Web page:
Most of us in Roman Catholicism and progressive protestant churches have moved beyond patriarchal metaphors and talk of kings, kingdoms, and lords. We speak instead of ‘kin-doms’ without kings — horizontal societies without authority, what Barth called “the Lordless powers.” The reign of compassion is upended and replaced by an Alpha Dog who reigns absolutely, using propaganda, fear, hate, and cruelty to bring the pack to Heel.

Gordon C. Stewart, Chaska, MN, Dec. 12, 2019

Truth needs no propaganda

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Truth and falsehood

“Every violation of truth is not only a sort of suicide in the liar, but is a stab at the health of human society,” wrote Ralph Waldo Emerson in “Prudence,” Essays: First Series (1841).

I imagine Emerson quietly applauding Fiona Hill boldly calling out the false narrative that stabs at the health of democracy in her testimony before the U.S. House Intelligence Committee’s Trump impeachment inquiry.

U.S. National Intelligence expert on Russia begs U.S. House Intelligence Committee members to stop spreading the Russian intelligence false narrative about Ukrainian interference in the 2016 U.S. election.

PARTISAN PROPAGANDA: THE BIG LIE

“The great masses of people . . . will more easily fall victim to a big lie than to a small one.”

Adolf Hitler, Mein Kampf (1924), 1.10.

MAKING THE WIND APPEAR SOLID

“Political language . . . is designed to make lies sound truthful and murder respectable, and to give an appearance of solidity to the wind.”

George Orwell, “Politics and the English Language,” Shooting the Elephant (1950).

TRUTH AND FALSEHOOD

“Man can certainly keep on lying (and does so), but he cannot make truth falsehood.”

Karl Barth quoted in The New York Times obituary, December 11, 1968.

TRUTH NEEDS NO PROPAGANDA

If there has always been propaganda in some form, from the time of the modest newspapers of the seventeenth century it has developed with a new speed and to a new degree, as new and more effective instruments have been found and brought into use. One should note that the truth needs no propaganda and does not engage in it. As the truth, it simply speaks for itself and opposes falsehood. Propaganda is a sure sign that what is at issue is not the truth but an ideology which needs it, to whose nature it corresponds, and which is not ashamed to make use of it.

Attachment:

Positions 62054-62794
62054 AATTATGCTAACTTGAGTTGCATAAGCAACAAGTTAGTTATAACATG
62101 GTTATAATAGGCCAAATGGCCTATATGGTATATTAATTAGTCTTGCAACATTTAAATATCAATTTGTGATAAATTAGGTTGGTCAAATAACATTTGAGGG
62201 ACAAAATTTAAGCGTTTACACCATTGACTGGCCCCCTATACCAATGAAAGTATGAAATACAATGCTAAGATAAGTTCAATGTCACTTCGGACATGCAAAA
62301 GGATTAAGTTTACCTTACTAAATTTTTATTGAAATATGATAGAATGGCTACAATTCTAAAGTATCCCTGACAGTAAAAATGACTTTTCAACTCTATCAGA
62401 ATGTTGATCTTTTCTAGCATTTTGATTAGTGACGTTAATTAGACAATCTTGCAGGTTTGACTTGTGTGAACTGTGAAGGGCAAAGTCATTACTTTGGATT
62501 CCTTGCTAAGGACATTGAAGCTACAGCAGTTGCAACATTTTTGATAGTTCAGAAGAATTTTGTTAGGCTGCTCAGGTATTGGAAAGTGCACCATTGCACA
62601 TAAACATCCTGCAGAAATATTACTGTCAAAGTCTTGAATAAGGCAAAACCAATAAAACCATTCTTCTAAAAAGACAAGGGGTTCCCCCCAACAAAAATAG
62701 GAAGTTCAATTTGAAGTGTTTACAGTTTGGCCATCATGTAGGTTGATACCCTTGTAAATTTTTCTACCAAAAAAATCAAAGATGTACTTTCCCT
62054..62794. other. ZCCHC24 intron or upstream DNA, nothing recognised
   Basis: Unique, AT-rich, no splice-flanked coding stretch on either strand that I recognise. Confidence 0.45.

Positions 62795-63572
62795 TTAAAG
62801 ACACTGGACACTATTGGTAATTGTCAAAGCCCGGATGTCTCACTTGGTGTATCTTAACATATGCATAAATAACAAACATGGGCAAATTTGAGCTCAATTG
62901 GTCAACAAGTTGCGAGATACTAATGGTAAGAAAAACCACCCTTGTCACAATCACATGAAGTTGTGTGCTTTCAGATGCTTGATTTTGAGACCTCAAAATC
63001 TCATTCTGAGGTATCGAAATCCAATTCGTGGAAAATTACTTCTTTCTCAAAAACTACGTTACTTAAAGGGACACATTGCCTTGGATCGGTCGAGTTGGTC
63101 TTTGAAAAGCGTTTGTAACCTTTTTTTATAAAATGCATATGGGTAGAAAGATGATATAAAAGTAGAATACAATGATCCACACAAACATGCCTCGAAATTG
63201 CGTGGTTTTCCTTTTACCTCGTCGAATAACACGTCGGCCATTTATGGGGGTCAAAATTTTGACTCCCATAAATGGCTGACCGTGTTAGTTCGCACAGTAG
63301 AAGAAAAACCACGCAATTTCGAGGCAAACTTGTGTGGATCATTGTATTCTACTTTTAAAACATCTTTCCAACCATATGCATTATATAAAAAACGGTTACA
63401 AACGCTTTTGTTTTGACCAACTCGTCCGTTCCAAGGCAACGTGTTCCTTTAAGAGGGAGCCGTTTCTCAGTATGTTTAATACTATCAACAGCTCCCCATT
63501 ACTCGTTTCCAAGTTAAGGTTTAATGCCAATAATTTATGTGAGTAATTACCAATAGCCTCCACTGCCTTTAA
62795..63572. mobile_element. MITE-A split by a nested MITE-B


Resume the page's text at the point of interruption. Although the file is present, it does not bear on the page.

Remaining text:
Karl Barth, “The Lordless Powers,” The Christian Life, translated by Geoffrey W. Bromley, p.227.

Propaganda and National Security

Continued promotion of a self-serving false narrative under the guise of patriotic concern for national security puts American national security at risk.

A subsequent Views from the Edge commentary will explore what Karl Barth‘s “lordless powers” and Christian scripture calls “principalities and powers.”

  • Gordon C. Stewart, November 23, Chaska, MN, Nov. 23, 2019.

Germany in 1933 and the U.S.A. in 2019 — Then and Now

THEN

In this short video Karl Barth addresses the question of how the German people were led to sacrifice a democratic constitutional republic for the dream of Adolf Hitler.

Karl Barth, theologian, professor, author, founder of the Confessing Church which refused to participate in the surrender of faith to the ideology of the Third Reich, and author of The Declaration of Barmen.

NOW: VIOLATION OF THE OATH OF OFFICE

What we see in the U.S.A. in 2019 is chilling. During his visit to the U.S.–Mexican border the American President violated his oath of office “… to the best of my Ability, to serve, protect, and defend the Constitution of the United States of America.” (Article II, Section One, Clause 8, U.S. Constitution). If, during his recent visit to Calexico, the President advised U.S. Border Patrol officers to pay no attention to judges, as reported by CNN and Jake Tapper, the President committed an impeachable offense. He not only did not serve and protect the Constitution. He openly defied it. He put himself above the law.

EYE DISEASE and THE LORDLESS POWERS

It takes what Barth called “eye disease” not to see the systematic erosion of the rule of law by what Barth called “political absolutisms and lordless [i.e. unaccountable] powers” built around a charismatic madman’s dream. The parallels between then and now smack us in the face every day: requiring from cabinet members a sworn loyalty oath and breach of silence agreement; telling the U.S. border patrol to ignore the law and the courts and do what he says; ignoring the law and court orders upholding the legal and human rights of asylum-seekers; separating migrant children and their parents; declaring that his knowledge of world affairs superior to career State Department, Department of Defense, military, and intelligence professionals; ignoring wise advice and counsel; ridiculing past presidents as inferior to himself; assaulting freedom of the press guaranteed by the First Amendment; encouraging violence by refusing to criticize white supremacy, white nationalism, and white hate groups; replacing legitimate patriotism — love of one’s country — with national idolatry; putting personal and family wealth, power, and fame ahead of the checks and balances of the U.S. Constitution.

SEEING THROUGH OBFUSCATION AND DELAY

Wednesday’s (April 10) news further to the sense of a kind of coup d’état — the bloodless undermining of the rule of law in this constitutional republic by those sworn to uphold it. Attorney General William Barr’s refusal to answer questions posed by a Congressional committee re: his decisions about redaction and release of the Mueller Report, and Treasury Secretary Munchen’s deferral to the Department of Justice re: the Congressional demand from the IRS for the past six years of President Trump’s tax returns led me back to Barth.